Group reburying boat migrant remains in Germany after 'inhumane' treatment

German activists have slammed the treatment of the bodies of migrants

Migrant burials
Pallbearers lower a coffin containing the remains of a female refugee, in front of empty seats for German Chancellor Angela Merkel and members of the government and administration, during a muslim funeral at Gatow cemetery in Berlin, Germany, June 16, 2015.Fabrizio Bensch/REUTERS

Burial conditions for migrants who die attempting to cross the Mediterranean are "inhumane", say a group of German activists who have exhumed some of the bodies in Italy and Greece and brought them to be buried in Berlin instead, drawing attention to Europe's seeming apathy to the Mediterranean migrant crisis.

According to the Center for Political Beauty, which intends to "tear down the walls surrounding Europe's sense of compassion", there have been cases of migrant bodies disposed of in garbage bags and bodies found abandoned in Sicilian warehouses.

They also report that in some cases, migrants are not given proper religious burial rites and cemeteries are becoming too full to give the dead proper burials.

Yasser Almaamoun is a Syrian volunteer who organises contact between the Center for Political Beauty and family members of migrants who have made the journey to Germany but now want help in bringing the bodies of their loved ones there too in order to bury them properly. He tells Newsweek: "Bodies are being stored in fridges in hospitals. Recently some were stacked up in rubbish bags in an Italian hospital, and the blood was coming out of these bags - there were about 17 bodies."

In response, over the last two months, the group has begun exhuming bodies from Italy and transporting them to Berlin, having first consulted with the migrants' families who already reside in Germany.

"The German government's worst nightmare is coming true," organisation's website declares. "We will re-transform Europe into a continent of immigration."

Yesterday, a Muslim burial of two victims of the migrant crisis, a Syrian mother and her two-year old child who drowned when their ship capsized in March, took place in the Muslim section of Berlin's Gatow Cemetery.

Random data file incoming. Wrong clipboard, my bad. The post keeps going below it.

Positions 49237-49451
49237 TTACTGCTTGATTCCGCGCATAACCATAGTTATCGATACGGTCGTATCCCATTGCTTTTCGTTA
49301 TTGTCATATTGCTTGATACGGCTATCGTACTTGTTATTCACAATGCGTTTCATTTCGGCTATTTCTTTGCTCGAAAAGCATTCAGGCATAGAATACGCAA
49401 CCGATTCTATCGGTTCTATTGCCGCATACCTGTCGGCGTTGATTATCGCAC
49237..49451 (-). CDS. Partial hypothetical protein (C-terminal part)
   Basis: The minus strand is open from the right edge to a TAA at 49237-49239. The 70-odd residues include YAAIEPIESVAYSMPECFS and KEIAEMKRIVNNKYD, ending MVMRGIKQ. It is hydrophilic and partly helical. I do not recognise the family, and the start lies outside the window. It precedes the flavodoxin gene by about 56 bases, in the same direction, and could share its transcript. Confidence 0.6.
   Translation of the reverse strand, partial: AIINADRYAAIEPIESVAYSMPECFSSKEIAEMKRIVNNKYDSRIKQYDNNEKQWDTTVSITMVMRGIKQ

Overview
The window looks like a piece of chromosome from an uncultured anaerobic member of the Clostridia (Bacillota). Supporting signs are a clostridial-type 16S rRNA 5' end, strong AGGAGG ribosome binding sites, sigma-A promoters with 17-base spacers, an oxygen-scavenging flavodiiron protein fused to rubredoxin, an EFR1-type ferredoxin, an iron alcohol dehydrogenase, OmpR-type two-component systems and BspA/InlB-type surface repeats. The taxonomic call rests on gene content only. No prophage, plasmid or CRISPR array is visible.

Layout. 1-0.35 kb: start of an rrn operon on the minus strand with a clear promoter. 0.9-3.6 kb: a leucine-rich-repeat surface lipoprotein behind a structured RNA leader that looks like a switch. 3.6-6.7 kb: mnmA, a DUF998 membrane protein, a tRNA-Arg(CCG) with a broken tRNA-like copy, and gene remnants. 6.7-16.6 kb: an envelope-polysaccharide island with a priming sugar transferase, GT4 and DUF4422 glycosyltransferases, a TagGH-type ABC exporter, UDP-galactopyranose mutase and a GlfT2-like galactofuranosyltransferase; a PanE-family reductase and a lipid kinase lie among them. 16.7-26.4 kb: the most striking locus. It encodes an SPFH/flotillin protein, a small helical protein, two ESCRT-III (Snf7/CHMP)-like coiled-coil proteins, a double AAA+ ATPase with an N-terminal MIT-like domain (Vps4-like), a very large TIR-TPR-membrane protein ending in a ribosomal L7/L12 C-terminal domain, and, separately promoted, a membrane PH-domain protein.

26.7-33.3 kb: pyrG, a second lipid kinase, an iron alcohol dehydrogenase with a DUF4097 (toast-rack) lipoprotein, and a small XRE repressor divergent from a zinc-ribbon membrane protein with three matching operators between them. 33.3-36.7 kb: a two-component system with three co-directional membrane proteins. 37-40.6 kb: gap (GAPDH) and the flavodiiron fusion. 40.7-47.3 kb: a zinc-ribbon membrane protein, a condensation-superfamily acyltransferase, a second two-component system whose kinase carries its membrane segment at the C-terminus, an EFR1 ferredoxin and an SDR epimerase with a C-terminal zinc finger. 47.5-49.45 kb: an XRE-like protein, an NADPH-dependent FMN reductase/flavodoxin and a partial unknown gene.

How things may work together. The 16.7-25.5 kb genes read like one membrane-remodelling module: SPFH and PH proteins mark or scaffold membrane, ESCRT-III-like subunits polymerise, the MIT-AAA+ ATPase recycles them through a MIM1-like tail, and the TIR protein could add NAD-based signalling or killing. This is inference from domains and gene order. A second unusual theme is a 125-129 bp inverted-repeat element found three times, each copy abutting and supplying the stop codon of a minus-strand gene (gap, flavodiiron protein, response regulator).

The woman's husband and three other children survived the shipwreck but due to laws that restrict the movement of asylum seekers within Germany, the husband and three children who survived the shipwreck, could only watch the funeral via a live-stream..

"It was a great relief for him to watch his wife's funeral", says Almaamoun. "He saw his wife sinking in the water."

"For Muslims, the greatest honour to the dead is to bury them," he explains. "The dead should be buried as soon as possible."

Tomorrow, the second in a series of burials will take place.

At the time of writing, the group has managed to raise €47,079 from 1,580 people in just two days which will fund the transportation and burials of the migrants. The title of the crowdfunding page reads: "The dead are coming".

The page goes on to detail how 10 "inhumane" graves have been exhumed so far in Italy, and additional funerals will take place around Berlin this week, although the exact locations of each funeral won't be revealed until six hours before they are due to take place because of the "explosive nature of the intervention." Seven other families are also considering the burial, according to Almaamoun.

It is not the first time concerns have been raised about what happens to the bodies of migrants who have drowned trying to reach Europe.

According to Dr Neil Falzon, the director of Aditus, a human rights NGO situated in Malta, the bodies of migrants there are buried in large common graves, with often nothing more than a number being given to each corpse. It is often impossible to establish the identity or religion of the migrant being buried.

Falzon has told Newsweek that across Europe, there are "no harmonised rules, no formal procedures for collecting information or items and objects in case one day the family of a migrant turns up looking for a lost loved one".

Morris Tidball-Binz, head of forensic services for the International Committee of the Red Cross explains that while forensics standards in Europe are generally high, in remote areas in Greece and Spain the resources and expertise available can be lacking.

"It is to be expected when shipwrecks happen in deep sea waters, corpses will quite often drift sometimes for weeks or months before maybe being washed to coasts, and the state of preservation will vary accordingly," he says. "The longer the time since death, the more difficult it is for forensic experts to identify the remains."

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